They stayed in the Debar area for 21 months, after which they returned to Sebište on 1 June 1915. The Serbian army and government stayed until 30 November 1915, after which their land was occupied by Germany and its allies, leaving Albania with primary control. Once again, the same rebels returned and began harassing the family since Atanas had just begun preaching in Debar. They demanded that Zlatana give them the family’s only horse in exchange for them saving the lives of her family when they burned her house in 1913. Zlatana and Ristana tried to come up with a plan to guard the horse from being taken and they asked all over the village for advice. Some said to give it over to them while others said not to. They came across a muslim man called Kadri Karadža who was born in Sebište but now lived in Golem Ostrene (today Ostren i Madh). He told them not to give the rebels the horse and, envisaging further harassment, said that they should all go with Maloica, a woman from the Karadža household in Sebište, to his house in Golem Ostrene. He told them that they were welcome to stay at his house if they wished, so long as they didn’t give in to the rebels. Kadri must have known that the harassment was going to become more scathing to offer that sort of assistance. Atanas, a man of gratitude, wrote the following...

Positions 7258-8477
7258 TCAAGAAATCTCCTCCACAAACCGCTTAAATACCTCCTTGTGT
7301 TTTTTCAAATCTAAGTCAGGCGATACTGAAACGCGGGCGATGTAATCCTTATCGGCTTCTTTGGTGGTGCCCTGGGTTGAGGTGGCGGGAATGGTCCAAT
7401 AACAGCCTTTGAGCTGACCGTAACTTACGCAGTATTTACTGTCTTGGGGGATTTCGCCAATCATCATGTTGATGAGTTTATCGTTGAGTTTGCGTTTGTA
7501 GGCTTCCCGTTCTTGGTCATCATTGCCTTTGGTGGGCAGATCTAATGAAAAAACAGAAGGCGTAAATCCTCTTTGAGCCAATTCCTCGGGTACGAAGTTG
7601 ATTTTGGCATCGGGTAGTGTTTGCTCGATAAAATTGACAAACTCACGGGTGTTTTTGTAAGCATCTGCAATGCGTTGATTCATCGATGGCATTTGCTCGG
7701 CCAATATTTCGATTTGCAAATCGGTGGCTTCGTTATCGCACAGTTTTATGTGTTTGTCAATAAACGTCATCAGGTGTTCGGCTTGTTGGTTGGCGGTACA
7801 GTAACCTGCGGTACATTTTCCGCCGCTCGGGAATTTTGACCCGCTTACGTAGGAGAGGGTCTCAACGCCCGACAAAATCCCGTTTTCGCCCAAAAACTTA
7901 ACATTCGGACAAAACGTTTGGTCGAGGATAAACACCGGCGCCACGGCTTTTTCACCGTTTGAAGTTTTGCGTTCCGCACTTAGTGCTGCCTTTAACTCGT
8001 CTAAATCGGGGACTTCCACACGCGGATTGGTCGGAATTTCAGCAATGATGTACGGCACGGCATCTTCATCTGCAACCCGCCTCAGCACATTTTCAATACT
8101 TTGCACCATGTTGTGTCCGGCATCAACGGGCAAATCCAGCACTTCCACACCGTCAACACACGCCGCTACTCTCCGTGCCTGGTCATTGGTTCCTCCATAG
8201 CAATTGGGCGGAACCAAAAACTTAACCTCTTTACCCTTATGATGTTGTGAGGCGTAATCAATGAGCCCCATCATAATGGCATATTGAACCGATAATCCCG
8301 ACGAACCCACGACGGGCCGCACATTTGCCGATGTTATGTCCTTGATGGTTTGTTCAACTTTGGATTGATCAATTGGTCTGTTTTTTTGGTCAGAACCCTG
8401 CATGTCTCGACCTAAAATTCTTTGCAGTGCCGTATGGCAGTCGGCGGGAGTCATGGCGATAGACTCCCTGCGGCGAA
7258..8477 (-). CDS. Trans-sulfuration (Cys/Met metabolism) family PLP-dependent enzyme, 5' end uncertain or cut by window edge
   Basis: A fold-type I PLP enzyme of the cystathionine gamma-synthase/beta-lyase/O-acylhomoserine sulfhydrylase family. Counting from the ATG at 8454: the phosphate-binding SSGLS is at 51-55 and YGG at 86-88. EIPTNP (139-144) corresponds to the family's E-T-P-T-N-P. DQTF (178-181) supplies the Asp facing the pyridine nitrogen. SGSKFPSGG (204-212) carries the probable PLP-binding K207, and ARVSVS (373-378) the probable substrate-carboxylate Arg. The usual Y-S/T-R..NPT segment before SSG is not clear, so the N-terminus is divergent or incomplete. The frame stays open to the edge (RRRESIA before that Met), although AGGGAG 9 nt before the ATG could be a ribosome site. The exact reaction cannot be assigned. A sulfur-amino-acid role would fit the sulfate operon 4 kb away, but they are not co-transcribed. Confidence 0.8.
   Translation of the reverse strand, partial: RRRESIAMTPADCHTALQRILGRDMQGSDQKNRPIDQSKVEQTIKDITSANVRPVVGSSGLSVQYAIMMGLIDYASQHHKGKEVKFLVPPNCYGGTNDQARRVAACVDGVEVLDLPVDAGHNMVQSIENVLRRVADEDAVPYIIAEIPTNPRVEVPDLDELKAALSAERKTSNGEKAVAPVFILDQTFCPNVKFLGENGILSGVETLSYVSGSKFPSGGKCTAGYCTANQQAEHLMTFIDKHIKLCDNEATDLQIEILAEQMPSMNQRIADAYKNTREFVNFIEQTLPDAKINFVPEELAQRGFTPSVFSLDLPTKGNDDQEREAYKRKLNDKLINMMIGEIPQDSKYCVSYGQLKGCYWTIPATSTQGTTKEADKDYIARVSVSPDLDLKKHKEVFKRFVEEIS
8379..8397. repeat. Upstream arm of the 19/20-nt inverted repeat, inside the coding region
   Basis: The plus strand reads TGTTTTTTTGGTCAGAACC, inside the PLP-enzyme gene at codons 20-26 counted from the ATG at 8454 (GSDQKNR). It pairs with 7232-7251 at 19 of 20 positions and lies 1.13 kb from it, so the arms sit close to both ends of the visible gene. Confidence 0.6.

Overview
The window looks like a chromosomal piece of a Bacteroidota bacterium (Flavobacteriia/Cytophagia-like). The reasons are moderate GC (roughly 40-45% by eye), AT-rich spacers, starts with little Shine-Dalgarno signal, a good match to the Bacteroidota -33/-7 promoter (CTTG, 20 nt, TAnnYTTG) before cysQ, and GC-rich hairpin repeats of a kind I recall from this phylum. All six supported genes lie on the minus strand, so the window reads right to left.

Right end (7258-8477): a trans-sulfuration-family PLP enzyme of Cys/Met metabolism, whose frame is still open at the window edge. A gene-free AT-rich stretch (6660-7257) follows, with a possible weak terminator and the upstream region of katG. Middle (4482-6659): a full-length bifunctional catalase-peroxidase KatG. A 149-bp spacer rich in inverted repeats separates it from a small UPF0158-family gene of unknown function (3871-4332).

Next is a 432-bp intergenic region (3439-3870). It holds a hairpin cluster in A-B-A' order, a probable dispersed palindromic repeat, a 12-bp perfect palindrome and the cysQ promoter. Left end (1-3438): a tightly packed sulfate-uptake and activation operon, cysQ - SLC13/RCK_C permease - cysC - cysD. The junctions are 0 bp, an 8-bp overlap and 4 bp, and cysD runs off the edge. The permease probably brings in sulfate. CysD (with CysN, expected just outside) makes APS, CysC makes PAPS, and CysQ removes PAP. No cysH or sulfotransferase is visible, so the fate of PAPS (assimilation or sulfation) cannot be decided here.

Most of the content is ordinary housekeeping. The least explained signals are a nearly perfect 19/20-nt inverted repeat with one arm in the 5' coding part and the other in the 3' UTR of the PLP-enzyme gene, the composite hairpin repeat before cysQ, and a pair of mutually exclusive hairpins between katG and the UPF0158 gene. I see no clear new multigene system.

"That man, though a Turk, did us a great service and for that we all thank him. The next day when the rebels returned, they found neither horse nor human and, as I said, until now no man has ever done anything more thoughtful for us than that"
They chose not to stay in Golem Ostrene, but carried on through the night. Zlatana, Ristana, Jovanka (Spase's new wife), Stojan, Lazar, Nevena and Arsa, along with the horse, made the strenuous journey through the mountains to Drenok. They never returned to Sebište again. The family lived for the next 14 years in the Struga area with Atanas preaching in the villages of Jablanica, Dolno Belica, Labuništa and Podgorci. With his brothers already living and working in Trnovo-Magarevo near Bitola, Atanas took the position of parish priest in the nearby village of Capari where he would serve for 46 years until his retirement on 20 June 1966.